Small Business Set Aside GAO Protest Decisions

Although congressional mandates show an increase in total small business set aside procurement, filing a bid protest that challenges the contracting agency’s decision to set aside a procurement for small businesses must be approached with extreme care.

The ultimate concern under FAR 19.502 is to understand what exactly is the government contracting agency supposed to do before making its decision.

In order to file a protest, whether, at the GAO or COFC, you have to address this critical part of the analysis.

FAR 19.502 Requirement – Rules for Total Small Business Set Aside Program

Under Federal Acquisition Regulation (FAR) 19.502-2(b), a procurement with an anticipated dollar value of more than $150,000, such as the one here, must be set aside for exclusive small business participation when there is a reasonable expectation that: (1) offers will be received from at least two responsible small business concerns; and (2) that award will be made at a fair market price.

Under Set Aside Program rules, the agency is only supposed to use reasonable efforts to find responsible small businesses that could potentially compete. An argument could be made that something as simple as searching SAMS could suffice. However, the correct approach to filing a bid protest based upon total small business set aside decision is not what should have been done.

GAO Bid Protest Approach to Decisions: Instead, government contracts and bid protest lawyer should analyze what the agency actually did in order to determine the reasonableness of its small business set aside actions. See Med-South, Inc., B-401214, May 20, 2009, 2009 CPD ¶ 112 at 2; National Linen Serv., B-285458, Aug. 22, 2000, 2000 CPD ¶ 138 at 2.

What are Reasonable Agency Actions under FAR 19.502? The contracting agency may choose to review prior procurement history or consider the recommendations of the small business specialists when making a small business set aside program decision. Small business specialists play a vital role in the decision to set aside a specific procurement. Generally speaking, if there is a disagreement then the decision may go as far as the appointing authority of the small business specialist. This is especially true on Air Force installations.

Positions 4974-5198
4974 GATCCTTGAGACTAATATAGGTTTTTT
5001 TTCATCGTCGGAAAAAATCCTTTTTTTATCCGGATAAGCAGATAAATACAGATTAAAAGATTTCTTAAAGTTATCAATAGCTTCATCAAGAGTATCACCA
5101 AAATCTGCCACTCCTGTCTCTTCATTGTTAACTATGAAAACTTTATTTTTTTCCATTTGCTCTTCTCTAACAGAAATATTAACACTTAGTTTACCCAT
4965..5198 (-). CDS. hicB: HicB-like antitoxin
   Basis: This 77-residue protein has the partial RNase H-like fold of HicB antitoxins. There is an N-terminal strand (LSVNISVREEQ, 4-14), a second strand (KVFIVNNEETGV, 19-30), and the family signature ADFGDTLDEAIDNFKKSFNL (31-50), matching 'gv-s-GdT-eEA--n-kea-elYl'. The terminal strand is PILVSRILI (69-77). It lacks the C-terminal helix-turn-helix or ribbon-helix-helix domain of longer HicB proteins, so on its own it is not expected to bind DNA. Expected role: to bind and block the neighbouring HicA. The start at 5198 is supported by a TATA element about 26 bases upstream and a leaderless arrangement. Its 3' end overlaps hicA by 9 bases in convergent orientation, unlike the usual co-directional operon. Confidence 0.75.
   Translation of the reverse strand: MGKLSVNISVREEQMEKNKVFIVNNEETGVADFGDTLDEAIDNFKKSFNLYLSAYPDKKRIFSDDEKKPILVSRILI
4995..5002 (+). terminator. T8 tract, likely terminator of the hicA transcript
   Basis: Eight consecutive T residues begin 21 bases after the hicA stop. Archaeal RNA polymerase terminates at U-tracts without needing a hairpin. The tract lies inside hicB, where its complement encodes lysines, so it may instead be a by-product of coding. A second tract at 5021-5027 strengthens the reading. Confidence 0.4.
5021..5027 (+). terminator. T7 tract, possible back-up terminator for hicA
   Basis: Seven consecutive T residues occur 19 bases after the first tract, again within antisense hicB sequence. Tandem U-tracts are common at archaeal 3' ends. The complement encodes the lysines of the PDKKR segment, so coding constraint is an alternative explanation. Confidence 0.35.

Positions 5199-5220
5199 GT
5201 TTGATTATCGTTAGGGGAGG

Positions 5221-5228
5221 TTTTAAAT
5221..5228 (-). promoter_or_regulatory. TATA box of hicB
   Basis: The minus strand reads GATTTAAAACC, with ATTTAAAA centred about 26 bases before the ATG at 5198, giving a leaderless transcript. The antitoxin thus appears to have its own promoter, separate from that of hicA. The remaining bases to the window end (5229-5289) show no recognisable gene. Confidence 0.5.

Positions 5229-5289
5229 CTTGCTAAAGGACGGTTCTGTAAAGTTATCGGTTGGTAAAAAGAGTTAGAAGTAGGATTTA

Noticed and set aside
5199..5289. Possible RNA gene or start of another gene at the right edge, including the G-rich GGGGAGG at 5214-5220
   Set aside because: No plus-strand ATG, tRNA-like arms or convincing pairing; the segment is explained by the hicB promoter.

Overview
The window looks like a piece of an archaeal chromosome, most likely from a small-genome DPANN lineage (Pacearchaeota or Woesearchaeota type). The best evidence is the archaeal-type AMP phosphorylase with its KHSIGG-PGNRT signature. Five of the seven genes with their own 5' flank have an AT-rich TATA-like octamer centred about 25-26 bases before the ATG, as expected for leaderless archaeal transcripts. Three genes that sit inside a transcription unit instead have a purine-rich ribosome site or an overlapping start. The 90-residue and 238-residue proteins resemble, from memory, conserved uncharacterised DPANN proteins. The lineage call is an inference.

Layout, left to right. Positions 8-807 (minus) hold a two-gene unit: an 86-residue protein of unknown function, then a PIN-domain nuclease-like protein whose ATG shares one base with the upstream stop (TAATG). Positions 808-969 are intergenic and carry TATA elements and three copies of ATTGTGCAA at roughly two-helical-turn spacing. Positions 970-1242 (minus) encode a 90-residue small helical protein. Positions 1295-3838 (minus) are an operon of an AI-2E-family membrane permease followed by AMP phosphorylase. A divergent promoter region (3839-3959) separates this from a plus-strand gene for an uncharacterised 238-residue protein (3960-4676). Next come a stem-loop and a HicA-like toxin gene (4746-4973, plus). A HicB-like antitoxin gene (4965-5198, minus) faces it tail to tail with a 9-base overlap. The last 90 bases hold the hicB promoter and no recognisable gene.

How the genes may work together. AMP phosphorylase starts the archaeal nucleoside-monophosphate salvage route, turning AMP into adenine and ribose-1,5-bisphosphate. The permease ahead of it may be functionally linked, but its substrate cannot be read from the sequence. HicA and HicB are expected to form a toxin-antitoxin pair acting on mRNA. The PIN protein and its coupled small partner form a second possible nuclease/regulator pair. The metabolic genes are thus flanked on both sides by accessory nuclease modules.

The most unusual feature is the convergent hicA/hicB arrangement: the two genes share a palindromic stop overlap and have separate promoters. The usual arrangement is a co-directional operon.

A small business set aside can also result from market surveys or sources sought efforts. These are the types of inquiries that a bid protest attorney may look at during the case analysis phase.

One thing to keep in mind is that agencies should go as far as making responsibility determinations. Government contracting rules require that they should focus on the “reasonable expectation” mandate.

  • Learning how to approach this type of bid protest at GAO or COFC is critical to your likelihood of success.
  • Courts cannot substitute business judgment which is within the contracting officer’s (CO) discretion.
  • A successful bid protest that challenges a total small business set aside will hinge its arguments on the abuse of the CO’s discretion and not what was the better way of making the decision.

If you are contemplating an upcoming requirement, it might be wise to contact the agency small business specialist and send copies of you capability statements that explain your core competencies. Of course, you are only one small business.

Understanding the role, and balance of power between a small business specialist and the CO can create a better understanding of the internal procurement process.

Never hinge you bid protest that challenges the CO’s decision by showing that market research was inadequate. Under FAR 19.502, chances are that you will not prevail.

A common goal when the decision to make a small business set aside decision results in unrestricted procurements is to show that the threshold has been met and you must show your own proof that two or more small business could have submitted a proposal and fair and reasonable pricing.

Contractors should always remember that filing a bid protest puts the burden of proof on you to draft a sound protest letter.

Contact a government contracts attorney.

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